In the popular imagination, cocaine appeared sometime in the 1970s, seemingly out of nowhere, as the ne plus ultra party drug for the disco generation; shortly thereafter, its destructive effects became impossible to ignore. But in fact, cocaine’s history of addiction dates back to the nineteenth century, when it was legal and sold over the counter to treat ailments ranging from stomachaches to cramps to teething pain in babies.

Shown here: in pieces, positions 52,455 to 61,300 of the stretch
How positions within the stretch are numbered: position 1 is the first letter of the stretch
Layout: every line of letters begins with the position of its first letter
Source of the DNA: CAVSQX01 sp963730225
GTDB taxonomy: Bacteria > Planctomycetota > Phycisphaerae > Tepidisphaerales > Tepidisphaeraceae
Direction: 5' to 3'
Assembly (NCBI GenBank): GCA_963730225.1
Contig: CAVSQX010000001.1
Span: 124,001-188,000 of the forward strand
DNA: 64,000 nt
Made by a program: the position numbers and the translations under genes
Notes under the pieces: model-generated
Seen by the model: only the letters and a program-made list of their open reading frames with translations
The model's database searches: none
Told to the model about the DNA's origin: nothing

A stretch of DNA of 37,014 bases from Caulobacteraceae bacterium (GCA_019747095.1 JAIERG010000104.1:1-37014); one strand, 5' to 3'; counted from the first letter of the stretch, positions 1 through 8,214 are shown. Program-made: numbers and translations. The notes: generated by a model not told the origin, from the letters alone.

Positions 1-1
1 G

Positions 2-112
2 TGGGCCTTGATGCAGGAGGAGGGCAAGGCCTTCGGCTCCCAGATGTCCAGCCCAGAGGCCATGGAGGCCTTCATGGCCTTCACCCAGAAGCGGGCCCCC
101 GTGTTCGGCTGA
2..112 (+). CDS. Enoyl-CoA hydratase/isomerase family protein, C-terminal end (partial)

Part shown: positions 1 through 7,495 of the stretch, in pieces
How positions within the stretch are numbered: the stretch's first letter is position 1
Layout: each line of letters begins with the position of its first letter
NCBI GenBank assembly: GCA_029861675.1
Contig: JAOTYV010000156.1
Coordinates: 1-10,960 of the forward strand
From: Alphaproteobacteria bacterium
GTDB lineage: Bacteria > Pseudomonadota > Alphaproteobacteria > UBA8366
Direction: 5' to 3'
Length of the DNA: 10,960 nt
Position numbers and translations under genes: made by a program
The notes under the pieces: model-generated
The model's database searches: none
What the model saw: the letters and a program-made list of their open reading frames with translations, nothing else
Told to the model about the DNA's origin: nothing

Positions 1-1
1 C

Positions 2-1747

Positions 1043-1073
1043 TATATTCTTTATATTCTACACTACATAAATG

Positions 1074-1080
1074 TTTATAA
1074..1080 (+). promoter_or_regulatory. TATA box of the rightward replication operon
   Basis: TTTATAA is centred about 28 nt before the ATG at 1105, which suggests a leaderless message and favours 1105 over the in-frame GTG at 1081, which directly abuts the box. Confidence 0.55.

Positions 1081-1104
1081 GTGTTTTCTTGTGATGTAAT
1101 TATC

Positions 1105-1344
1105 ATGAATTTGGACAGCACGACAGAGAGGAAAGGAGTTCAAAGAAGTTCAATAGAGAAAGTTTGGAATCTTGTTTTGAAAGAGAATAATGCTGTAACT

For millennia before that, however, the unprocessed coca leaf had been essential to the development of indigenous South American cultures. How did the sacred plant of the Incas become the addictive white powder that held in its grip—and nearly destroyed—prominent figures like Sigmund Freud and Sir Arthur Conan Doyle, among countless others? And how did it get to wield the corrosive power depicted in films and television series such as Scarface and Narcos? This book tells that story.